Eric is the Chairman, Publisher, and CEO of Streamline Publishing, Inc. which publishes Fine Art Connoisseur and PleinAir Magazine. A career entrepreneur, Eric has 30 years’ experience launching companies and media brands, as well as a decade in the art industry, working with collectors and organizing art conventions. In this episode, Eric discusses the difference between digital and analogue consumption of art, how to meet the needs of the market while staying true to your vision, and advice for artists navigating the gallery world. Here are a few highlights:
On weathering art market changes:
- “I believe that the Masters of today who are still relatively young—the Jacob Collins’ and Grayden Parrish’s and people of that ilk—they’ll see a surge in pricing in their paintings. Younger people following in their footsteps will have thriving careers in their lifetime. This movement is driven by doing something different and not being part of the mainstream.”
- “We’re getting a sense of something from young folks who say ‘I don’t get this modern or abstract stuff’—to them, this resurgence of Old Masters style has become new and fresh. They are criticized for doing something considered avant garde and almost wrong, yet it’s the exact thing that happened when representational painting came out.”
- “The rise of ateliers—and the resurgence of Figurative Art—shows that these people needed a home and chance to be together, to realize that people all over the world were interested in this.”
The strengths of digital and analog:
- “When you look at a digital picture of a piece of art on your Instagram feed, it looks good, but it doesn’t look nearly as good as when you see it in print, which of course doesn’t look nearly as good as when you see it in person. This is one of the big challenges, because we need to get people out there looking at art in person.”
- “I can do things with digital that I can’t do with print—in our digital edition we have 15-20 additional pages that we don’t do in print, because it’s very expensive. So we give digital subscribers more content, and it’s a beautiful thing to be able to do that.”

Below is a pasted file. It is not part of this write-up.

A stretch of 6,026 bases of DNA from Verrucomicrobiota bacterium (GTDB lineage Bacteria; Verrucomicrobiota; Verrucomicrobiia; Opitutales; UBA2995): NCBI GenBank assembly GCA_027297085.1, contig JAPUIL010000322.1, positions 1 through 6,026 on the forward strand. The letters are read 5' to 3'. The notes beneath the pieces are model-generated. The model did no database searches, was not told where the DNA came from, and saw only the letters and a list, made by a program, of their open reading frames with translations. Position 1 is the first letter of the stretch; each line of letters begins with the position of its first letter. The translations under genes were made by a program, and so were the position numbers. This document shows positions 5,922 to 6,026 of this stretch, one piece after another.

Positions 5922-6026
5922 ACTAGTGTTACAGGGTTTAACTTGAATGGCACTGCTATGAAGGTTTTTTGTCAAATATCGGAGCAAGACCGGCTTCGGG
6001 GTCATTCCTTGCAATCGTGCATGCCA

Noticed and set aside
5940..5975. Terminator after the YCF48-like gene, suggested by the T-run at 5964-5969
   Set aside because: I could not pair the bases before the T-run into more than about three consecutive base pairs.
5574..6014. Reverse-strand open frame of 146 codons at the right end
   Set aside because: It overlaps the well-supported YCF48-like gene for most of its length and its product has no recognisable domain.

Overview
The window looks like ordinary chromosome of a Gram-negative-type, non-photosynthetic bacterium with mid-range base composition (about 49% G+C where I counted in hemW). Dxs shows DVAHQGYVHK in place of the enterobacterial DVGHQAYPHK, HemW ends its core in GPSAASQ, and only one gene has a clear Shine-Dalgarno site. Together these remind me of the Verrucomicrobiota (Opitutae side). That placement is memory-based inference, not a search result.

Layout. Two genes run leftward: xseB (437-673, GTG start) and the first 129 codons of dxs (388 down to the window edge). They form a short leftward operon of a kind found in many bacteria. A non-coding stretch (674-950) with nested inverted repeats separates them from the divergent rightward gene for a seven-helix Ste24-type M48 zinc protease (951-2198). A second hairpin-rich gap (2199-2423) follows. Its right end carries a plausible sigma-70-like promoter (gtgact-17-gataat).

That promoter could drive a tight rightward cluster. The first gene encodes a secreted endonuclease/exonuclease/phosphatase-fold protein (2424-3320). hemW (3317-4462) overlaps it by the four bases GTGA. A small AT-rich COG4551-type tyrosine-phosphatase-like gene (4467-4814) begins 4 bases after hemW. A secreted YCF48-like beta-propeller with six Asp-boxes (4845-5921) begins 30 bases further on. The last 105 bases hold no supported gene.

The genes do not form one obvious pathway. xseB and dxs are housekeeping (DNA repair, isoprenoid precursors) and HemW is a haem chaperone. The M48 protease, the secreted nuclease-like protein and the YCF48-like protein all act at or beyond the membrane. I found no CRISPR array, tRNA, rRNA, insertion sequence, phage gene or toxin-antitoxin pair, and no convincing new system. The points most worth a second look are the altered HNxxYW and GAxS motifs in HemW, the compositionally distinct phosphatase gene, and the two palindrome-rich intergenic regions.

- “Everything we’re doing today digitally will be old tomorrow. There will be something completely different and new in two, five, or ten—someone will invent something to completely disrupt things, and as an artist, you have to play all the angles.”
- “I have a friend who buys all his art on an auction site—I don’t know if he’s ever set foot in an art gallery. But I also know people who will not buy a piece of art until they can see it in person.”
- “Buyers today wants to be able to research, they want to read about the artist online—so I don’t want anybody else in charge of my brand.”
On marketing and business management:
- “My motto when we started the businesses, is that I would never do anything that I didn’t love.”
- “The galleries that are failing are the ones that aren’t being contemporary in how to operate businesses.”
- “I think the slippery slope with marketing is it can accomplish anything except for good painting—we’ve all seen artists who make so much money and we don’t understand why they’re succeeding because we don’t respect the art that they’re making. Marketing can in fact accomplish selling bad stuff.”
- “The problem is there’s this belief that if you put it online, you’ll sell a lot of art, but it’s not true. You can’t put everything on a single pillar.”
- “One has to focus on strategy instead of tactic: tactic is the thing you’re going to do, strategy is the plan of how you’ll get respect, get well-known and get people to buy your work.”
- “People want to do things the way they used to do them, and are not doing the things that got them success in the first place. In hard times, people cut back, and sometimes cutting back hurts them more.”
To continue receiving more critical educational material like this:
- Subscribe to our podcast on iTunes or Stitcher, and write a review letting others know why it’s valuable. Reviews improve the listing placement, making it easier for others to find the podcast.
- Express your thanks with a gift to the Clark Hulings Fund, and help artists grow self-sustaining businesses that contribute to our economy and fill our world with art.
- Sign up (it takes less than a minute) for periodic updates on our courses and content.
- Visit our Podcast Courses page. You’ll gain direct access to incredibly valuable insights and information from artists, collectors, and art-industry experts.
- Engage New Sales Avenues to Increase Art Income - February 4, 2018
- The Learned Skills of Successful Entrepreneurs – Interview with CEO Consultant John Furth - December 22, 2017
- Cook Better Sales Letters And You’ll Bring More People to the Table - December 7, 2017
- What Independent Publishing Can Teach Visual Artists – Eric Rhoads - December 11, 2017
- Why Are You Working for Free? Examining arts labor with Alexis Clements - November 9, 2017
- Best Practices to Engage With Curators – Dr. Catherine Futter - October 2, 2017
- How to Collaborate with Museums – The Booth Example - October 27, 2017
- How to Meet Stakeholder Demands – Holly Van Hart - September 8, 2017
- Making Your Art Economically Viable – Elizabeth Corkery - September 27, 2016
- Project Management: An Impressionistic Art Form – Ghost of a Dream - September 23, 2016